Keeping at abeyance the sealing of illegal mobile phone towers in the city, the Delhi High Court on Monday ordered the central government and the Municipal Corporation of Delhi (MCD) to form a panel and file a report by Sep 15 on regulation of towers.
Justice Kailash Gambhir said the department of telecommunications and the MCD commissioner will set up the committee of medical and technical experts and NGO representatives to look into health risk caused by illegal towers and the regulation policy for towers adopted in developed countries.
“The secretary, telecommunications, and the commissioner, MCD, shall constitute a broad-based committee of technical and medical experts who can examine all these various studies and the technology and policy adopted by the developed countries in regulating the installation of cellular towers and antennas,” the court said.
Speaking to reporters after the hearing, MCD Additional Commissioner R.K. Srivastava said: “We will abide by the high court orders.”
Justice Gambhir said that till the time the court does not come up with a final decision on the matter, the telecom operators will deposit Rs.2 lakh per each illegal tower in the high court.
“And if two mobile companies are sharing a tower, then an additional Rs.50,000 should be deposited,” said Justice Gambhir, hearing a petition filed by cellphone operators against a sealing drive launched by the MCD against illegal towers.
The sealing drive against illegal towers is on hold for now.
There are 5,364 mobile phone towers within the MCD’s jurisdiction in the city. Of these, as many as 2,952 have been declared illegal for having come up without the civic agency’s authorisation.
Under the revised MCD guidelines unveiled Feb 9, the licence fee to be paid by a telecom operator to the civic agency for installing a tower has been increased from Rs.1 lakh to Rs.5 lakh.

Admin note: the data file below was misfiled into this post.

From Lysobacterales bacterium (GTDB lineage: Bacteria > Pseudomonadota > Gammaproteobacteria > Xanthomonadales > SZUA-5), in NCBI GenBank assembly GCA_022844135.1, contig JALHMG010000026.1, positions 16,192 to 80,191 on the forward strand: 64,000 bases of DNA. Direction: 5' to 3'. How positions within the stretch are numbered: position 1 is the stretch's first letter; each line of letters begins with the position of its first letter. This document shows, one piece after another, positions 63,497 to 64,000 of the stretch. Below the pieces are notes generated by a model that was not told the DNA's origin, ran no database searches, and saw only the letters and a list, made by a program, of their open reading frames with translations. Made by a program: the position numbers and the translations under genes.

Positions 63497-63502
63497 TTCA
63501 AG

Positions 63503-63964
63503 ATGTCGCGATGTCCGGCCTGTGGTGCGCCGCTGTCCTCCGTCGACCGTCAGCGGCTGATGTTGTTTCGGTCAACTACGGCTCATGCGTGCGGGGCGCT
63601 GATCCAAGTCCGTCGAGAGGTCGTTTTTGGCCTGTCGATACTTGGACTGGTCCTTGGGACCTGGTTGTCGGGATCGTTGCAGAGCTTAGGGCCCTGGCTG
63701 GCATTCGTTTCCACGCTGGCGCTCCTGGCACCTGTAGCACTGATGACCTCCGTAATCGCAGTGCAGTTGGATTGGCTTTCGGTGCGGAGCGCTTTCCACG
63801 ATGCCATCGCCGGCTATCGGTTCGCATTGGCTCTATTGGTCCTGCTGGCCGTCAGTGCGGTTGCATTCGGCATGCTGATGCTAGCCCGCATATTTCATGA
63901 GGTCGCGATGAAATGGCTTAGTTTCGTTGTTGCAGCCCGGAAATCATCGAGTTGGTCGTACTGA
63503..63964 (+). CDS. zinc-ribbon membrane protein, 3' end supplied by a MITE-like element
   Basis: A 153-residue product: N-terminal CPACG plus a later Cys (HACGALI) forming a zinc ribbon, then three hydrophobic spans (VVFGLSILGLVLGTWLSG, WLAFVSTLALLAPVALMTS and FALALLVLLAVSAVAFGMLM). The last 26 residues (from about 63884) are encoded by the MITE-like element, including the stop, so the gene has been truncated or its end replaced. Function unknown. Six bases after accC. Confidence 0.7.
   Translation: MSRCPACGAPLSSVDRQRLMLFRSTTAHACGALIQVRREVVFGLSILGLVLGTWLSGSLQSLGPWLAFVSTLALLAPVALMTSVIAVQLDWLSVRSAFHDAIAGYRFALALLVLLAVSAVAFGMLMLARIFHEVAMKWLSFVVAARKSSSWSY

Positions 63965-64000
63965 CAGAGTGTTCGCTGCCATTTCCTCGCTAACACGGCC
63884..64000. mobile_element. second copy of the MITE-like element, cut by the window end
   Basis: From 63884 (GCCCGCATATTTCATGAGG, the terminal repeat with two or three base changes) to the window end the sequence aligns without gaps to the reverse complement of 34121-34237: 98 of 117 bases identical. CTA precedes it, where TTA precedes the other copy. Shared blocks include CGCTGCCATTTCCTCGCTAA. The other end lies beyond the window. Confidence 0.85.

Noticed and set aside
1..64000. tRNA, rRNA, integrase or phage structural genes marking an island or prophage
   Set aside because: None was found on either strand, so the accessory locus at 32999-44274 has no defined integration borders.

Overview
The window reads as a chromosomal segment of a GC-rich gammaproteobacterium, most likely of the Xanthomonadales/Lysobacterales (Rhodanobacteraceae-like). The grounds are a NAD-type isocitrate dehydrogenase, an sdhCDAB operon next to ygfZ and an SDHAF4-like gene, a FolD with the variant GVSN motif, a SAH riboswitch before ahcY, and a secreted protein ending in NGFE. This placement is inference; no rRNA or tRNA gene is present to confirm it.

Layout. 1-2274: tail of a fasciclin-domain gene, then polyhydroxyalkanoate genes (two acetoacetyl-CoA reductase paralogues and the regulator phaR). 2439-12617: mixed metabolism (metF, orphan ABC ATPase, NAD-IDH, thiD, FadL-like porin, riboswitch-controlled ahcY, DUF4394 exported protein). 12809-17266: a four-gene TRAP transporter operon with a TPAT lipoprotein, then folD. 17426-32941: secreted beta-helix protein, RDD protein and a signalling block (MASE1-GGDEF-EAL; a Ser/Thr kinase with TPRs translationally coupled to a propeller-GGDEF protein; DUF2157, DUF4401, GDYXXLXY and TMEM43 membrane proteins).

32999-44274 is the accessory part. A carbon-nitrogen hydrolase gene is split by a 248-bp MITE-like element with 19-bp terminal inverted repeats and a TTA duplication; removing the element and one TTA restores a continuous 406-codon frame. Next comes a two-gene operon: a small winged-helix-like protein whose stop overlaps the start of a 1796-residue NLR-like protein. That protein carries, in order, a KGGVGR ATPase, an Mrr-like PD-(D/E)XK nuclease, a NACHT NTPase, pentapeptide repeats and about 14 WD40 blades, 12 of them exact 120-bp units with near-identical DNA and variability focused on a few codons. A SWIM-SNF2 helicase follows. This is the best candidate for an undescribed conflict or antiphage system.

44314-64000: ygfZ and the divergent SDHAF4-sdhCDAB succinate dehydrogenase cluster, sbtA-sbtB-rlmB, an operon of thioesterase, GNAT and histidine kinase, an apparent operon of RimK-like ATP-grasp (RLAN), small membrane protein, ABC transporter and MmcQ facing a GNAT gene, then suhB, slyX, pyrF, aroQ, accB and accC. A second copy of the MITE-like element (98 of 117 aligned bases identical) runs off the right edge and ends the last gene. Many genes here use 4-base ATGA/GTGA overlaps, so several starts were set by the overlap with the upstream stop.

Cellular operators have, in their petition, termed the hike totally arbitrary. “The licence fee earlier was Rs.1 lakh for 20 years, which has now been increased to Rs.5 lakh for a period of five years. When the MCD increased the fees, did it make any arrangement to increase the facilities attached to the tower?”
The MCD has sealed about 300 towers in the past few months. But 41 were again made operational after the phone companies completed the formalities.
According to the civic agency, mobile operators who have set up towers illegally were given one month’s time to get these regularised. The deadline expired in the first week of May.
On the last date of hearing, the MCD informed the court that it is not ready to lower the licence fee.
The court on May 13 restrained the MCD from sealing illegal mobile towers till May 24, while asking the civic agency to explain the grounds for hiking the licence fee.
The MCD had filed a detailed reply explaining the rationale behind the increase in the licence fee and said: “Our main concern is to regularise the towers as they are a great health hazard and public at large will suffer.”
But the court was not impressed with the MCD’s reply and said: “Your reply is not satisfactory and you failed to establish the correlation between the fee hike and the benefits linked to it.”